By Elizabeth Jarvis
Harold was the best storyteller. I would have followed him anywhere. He convinced me that Kila, a small town outside of Kalispell, was the banana belt of Montana. He stayed drunk all the time while I cooked on a wood stove with no electricity or running water. There were no women around who weren’t married.
I decided to surprise Harold and run through the cabin in my garter belt, black stockings and tiny little bra. I was stepping down the log steps and my stockinged feet slid on the log stair. I grabbed the hot stovepipe by accident (the only thing around) and it came down on my leg causing serious second-degree burns. Harold thought I was being a “wimp”–but I was concerned about the water we had as the cows were pooping in it. I borrowed the car and drove myself to the emergency room, and they wanted to hospitalize me, but I didn’t agree and took off back to the cabin, where Harold kept treating me like a “city girl wimp.” Good thing I had packed some Vicodin in case something went wrong.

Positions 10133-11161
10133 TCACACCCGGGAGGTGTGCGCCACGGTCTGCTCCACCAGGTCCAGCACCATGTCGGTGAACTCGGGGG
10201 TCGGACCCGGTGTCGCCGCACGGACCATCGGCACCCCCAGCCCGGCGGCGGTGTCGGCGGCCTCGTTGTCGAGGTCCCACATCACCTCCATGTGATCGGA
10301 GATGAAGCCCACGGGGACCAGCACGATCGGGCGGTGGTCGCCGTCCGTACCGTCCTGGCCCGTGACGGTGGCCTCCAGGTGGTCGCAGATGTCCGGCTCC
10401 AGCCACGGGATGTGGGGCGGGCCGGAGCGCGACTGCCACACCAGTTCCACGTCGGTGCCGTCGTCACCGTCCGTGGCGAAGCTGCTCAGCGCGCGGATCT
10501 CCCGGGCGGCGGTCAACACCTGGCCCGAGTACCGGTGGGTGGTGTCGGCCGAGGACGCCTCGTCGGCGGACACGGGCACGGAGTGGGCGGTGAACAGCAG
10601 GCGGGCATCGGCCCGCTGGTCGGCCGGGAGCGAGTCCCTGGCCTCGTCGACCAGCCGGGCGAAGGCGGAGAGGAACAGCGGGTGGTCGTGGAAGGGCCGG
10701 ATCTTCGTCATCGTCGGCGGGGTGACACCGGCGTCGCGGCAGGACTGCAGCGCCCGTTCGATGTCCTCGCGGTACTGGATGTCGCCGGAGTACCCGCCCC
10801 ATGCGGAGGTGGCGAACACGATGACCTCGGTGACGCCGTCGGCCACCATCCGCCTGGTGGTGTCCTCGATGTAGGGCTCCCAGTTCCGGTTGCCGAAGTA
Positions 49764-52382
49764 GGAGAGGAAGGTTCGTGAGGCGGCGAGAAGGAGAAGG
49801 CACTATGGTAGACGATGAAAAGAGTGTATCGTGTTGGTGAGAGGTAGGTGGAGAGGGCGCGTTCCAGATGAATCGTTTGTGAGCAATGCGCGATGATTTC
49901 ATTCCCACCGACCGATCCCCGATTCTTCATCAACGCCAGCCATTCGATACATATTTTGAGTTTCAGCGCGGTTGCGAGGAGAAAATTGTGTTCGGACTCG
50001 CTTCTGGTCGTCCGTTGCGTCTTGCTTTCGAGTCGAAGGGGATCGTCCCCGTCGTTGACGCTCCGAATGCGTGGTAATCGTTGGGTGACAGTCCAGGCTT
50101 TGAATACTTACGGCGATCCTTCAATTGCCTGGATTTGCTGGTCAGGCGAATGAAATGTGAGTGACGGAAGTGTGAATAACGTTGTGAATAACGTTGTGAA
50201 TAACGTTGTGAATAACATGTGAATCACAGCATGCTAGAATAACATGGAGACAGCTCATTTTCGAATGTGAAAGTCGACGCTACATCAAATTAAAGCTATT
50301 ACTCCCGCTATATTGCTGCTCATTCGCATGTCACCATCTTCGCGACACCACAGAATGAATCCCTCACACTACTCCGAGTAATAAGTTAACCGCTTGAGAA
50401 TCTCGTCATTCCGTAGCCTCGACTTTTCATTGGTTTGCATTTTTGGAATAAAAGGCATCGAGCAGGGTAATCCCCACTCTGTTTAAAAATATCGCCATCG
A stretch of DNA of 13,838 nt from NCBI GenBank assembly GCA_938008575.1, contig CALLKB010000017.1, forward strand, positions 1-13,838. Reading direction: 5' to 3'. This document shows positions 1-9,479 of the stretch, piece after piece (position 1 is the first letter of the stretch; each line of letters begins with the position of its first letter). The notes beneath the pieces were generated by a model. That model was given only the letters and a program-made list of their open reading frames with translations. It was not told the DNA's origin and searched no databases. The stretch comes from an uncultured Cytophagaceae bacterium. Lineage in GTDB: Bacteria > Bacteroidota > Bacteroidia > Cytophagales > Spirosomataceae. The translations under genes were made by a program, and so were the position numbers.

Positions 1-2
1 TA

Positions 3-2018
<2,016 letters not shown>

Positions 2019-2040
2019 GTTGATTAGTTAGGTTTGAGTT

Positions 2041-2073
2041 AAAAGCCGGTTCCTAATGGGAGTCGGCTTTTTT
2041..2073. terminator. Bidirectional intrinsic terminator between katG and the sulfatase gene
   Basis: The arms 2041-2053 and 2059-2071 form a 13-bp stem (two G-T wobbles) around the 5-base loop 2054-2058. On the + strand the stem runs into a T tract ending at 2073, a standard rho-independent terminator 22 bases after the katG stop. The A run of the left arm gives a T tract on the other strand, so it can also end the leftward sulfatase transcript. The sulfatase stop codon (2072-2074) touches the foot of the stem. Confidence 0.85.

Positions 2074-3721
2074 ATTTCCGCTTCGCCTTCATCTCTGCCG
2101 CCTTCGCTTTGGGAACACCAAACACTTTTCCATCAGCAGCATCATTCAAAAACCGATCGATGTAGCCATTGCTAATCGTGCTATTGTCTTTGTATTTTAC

He left me home the night that Spinks took Ali. I was livid that he didn’t take me to town–leaving me five miles from the main road in a wilderness. When he came home, I was a little drunk and I had the shotgun. I made him sleep in the Tepee that night and I left the next day. He ended up living in Spokane with another woman. I don’t miss his smelly socks all that much. But he sure could tell a story. I loved the cabin, but I would have liked to have electricity and some music. He hooked up the car battery to a radio that played Michael Jackson nonstop. Not what I had in mind when I said I wanted music. It was a long time ago. I cut down a tree for the stove. He refused to gather wood for winter. The writing was on the wall. §
Elizabeth Jarvis lives in Oakland where she lives with about 40 parrots.